San Francisco

“Master Drawings from Chatsworth”

California Palace of the Legion of Honor

One of the noteworthy facts about the Chatsworth collection is the manner in which the drawings were ac­quired. The catalog states, “The son of the first Duke of Devonshire, William Cavendish, who succeeded his father in 1707, was chiefly responsible for the formation of the collection.” By 1723 he had already formed a considerable col­lection of drawings; it was in this year that he made his most important pur­chase by acquiring the collection of Nicolaes Anthoni Flinck (1646–1723), son of Rembrandt’s pupil, Govaert Flinck. From this source, the marvelous series of Dutch landscapes done in wash and ink by Rembrandt were acquired, as were the splendid Van Dyck studies for portraits and the Rubens studies of trees, fruit and people. In the same year that these master drawings by northern Europeans were purchased, the second Duke acquired a volume of two hundred drawings entitled Liber Veritatis, by Claude.

The scope and variety of the collec­tion has changed very little from the second Duke’s time to this day. His good judgment in including the two powerful Dutch artists, Rembrandt and Van Dyck, in spite of the then-current fashion of excluding these and other northern European artists, makes him one of the most farsighted collectors of his time.

Of the 114 drawings on display, it is difficult to single out a few that stand out from the many because the show is of such fantastically high quality. Ra­phael’s Studies of a Man’s Head and Hand is of particular value to the more than casually interested observer for it highlights how studies were some­times directly transferred to canvas with the aid of a ponce wheel, abetted by a tiny sack of charcoal dust. (The ponce wheel is a small sprocket mount­ed on an axle, allowing the sharp-ended sprocket to turn when the tool is di­rected over a flat surface. The wheel is used to follow drawn lines and to punch little holes in the surface of the drawing or study. The perforations left by the instrument then acts as a pattern for the next step––that of a surface dust­ing of the drawing with a bag of char­coal or chalk dust. This procedure was, of course, used to transfer sketches or cartoons directly to the major work.)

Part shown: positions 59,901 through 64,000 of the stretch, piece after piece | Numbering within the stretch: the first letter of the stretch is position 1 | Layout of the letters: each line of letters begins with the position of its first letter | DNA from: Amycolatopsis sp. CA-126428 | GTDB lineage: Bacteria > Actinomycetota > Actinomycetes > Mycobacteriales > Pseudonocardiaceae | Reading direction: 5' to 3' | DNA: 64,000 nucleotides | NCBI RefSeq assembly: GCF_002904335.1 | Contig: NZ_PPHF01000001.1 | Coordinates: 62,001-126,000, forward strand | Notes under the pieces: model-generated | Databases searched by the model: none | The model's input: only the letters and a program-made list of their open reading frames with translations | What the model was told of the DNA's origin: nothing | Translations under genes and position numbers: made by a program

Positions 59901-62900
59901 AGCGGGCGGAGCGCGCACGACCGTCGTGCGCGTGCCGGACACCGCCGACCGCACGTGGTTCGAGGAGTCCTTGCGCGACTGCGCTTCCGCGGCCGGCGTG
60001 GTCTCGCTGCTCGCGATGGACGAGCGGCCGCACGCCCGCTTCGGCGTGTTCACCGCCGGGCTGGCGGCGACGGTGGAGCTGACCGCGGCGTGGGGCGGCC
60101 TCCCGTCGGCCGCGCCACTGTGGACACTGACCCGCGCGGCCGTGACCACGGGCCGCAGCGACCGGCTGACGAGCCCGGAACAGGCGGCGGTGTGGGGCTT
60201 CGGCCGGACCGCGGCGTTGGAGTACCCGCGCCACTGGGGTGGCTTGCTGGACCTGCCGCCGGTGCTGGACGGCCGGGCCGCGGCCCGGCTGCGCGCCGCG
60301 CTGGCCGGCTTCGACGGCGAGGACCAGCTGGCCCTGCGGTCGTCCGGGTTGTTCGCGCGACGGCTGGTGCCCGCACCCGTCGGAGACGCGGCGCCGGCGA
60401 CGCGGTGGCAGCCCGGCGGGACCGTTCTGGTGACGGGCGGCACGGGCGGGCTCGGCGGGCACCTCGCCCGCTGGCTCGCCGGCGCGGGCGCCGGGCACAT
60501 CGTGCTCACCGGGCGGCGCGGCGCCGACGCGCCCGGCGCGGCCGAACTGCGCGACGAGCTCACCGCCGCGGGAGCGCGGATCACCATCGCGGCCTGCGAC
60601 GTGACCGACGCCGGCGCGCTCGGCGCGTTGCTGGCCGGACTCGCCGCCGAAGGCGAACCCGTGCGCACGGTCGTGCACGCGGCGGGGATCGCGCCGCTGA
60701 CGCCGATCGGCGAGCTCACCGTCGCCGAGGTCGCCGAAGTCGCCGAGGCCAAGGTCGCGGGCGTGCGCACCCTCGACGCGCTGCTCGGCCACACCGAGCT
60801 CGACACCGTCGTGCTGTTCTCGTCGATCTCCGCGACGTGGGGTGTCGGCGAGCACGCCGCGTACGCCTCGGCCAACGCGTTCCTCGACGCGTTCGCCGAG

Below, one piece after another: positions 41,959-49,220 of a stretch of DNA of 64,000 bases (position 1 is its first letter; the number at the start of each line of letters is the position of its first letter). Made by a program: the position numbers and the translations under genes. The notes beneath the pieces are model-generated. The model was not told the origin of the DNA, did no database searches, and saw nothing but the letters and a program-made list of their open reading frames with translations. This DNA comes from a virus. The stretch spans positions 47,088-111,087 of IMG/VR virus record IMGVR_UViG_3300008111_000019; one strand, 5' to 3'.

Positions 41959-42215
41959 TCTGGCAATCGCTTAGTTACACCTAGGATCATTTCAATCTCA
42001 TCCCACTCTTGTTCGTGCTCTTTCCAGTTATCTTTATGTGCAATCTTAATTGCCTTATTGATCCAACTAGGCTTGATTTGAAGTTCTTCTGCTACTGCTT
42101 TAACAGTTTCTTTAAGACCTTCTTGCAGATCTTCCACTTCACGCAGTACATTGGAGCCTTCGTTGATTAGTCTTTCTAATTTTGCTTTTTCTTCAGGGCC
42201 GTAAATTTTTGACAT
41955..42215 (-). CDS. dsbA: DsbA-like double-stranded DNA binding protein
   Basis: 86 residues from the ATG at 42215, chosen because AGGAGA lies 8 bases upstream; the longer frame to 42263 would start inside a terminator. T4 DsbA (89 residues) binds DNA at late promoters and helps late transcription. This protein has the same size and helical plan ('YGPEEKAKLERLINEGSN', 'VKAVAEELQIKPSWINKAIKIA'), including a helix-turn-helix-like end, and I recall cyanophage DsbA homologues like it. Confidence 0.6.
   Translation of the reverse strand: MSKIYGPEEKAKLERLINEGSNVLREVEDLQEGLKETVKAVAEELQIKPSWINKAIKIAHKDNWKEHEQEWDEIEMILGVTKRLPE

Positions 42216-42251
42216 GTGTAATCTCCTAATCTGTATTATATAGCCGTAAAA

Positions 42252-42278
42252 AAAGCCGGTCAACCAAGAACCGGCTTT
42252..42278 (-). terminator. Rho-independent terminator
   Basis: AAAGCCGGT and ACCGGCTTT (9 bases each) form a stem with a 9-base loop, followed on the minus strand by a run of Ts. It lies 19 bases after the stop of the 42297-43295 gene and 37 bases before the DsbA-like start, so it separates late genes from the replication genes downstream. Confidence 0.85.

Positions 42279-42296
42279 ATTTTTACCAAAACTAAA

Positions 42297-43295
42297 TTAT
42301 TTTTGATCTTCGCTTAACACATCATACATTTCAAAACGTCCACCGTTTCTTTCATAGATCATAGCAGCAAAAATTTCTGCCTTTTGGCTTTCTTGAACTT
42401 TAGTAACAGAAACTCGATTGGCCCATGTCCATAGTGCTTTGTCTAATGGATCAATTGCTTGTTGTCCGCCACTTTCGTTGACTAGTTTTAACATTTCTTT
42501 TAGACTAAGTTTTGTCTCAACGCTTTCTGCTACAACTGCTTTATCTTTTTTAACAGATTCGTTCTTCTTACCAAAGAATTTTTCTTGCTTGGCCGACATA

The Raphael study clearly shows the marks of the ponce wheel both on top and independently of the sensitively drawn areas of the young man’s head and hand. Both head and left hand are studies eventually used by the artist to depict an apostle on the lower left of his Transfiguration, a major work in the Vatican Gallery, left unfinished at Raphael’s death in 1520.

Rembrandt van Rijn’s “St. Augustine in His Study” shows a facet of the artist rarely seen in either his drawings, prints or paintings. The area exposed by this work displays the high degree of pro­ficiency Rembrandt possessed in a broad satirical drawing style. Mr. O. Benesch, who prepared a volume on Rembrandt's drawings, states, “The pose suggests a study of an actor or studio model, rather than of any particular religious subject.” It is most likely that Mr. Benesch’s conclusion is correct. What is really important is not whether Rembrandt had a model or not, but whether he intended the drawing to depict St. Augustine in his study. If he did intend this, we are left to conclude that the artist had some visual com­ments to make about the saint which would undoubtedly have been dubbed as “scandalous license” in the 17th century.

The peculiar linear will to freedom found in Rembrandt’s landscape sketches remains his most astonishing single feature as a draftsman. The hook­ing calligraphic line used to depict the buildings on the left side of the Rijn­poort at Rhenen has such an animated life of its own that the spectator is en­chanted with the sheer virtuosity of execution careening far beyond any rec­ognizable visual phenomena.

One of Giorgio Vasari’s “libro” pages is represented. Over this, the famous artist-historian has collaged drawings by Raffaelino del Garbo and Filippo Lippi, supplying his own decorative bor­ders consisting of High Renaissance architectural orders. Vasari was quite proud of his “libro,” which undoubtedly ran into many volumes; he mentioned it numerous times in Lives of the Paint­ers.

Sir Anthony Van Dyck’s portraits of Brueghel, The Younger, Inigo Jones and Carolus De Mallery are surely three of the finest portrait studies in the collec­tion. The descriptive use of black chalk to indicate the physical characteristics of the sitters places these Van Dyck drawings within what was then consid­ered the realm of official portraiture.

The list is interminable. Without hesi­tation one could list each of the 114 master drawings, calling each a tour de force of its kind. There are no indiffer­ent works. The selection obviously was of the most scrupulous sort. Credit should be given to the persons respon­sible for the make-up of the superior catalog by which the exhibition will be remembered far into the future.

––James Monte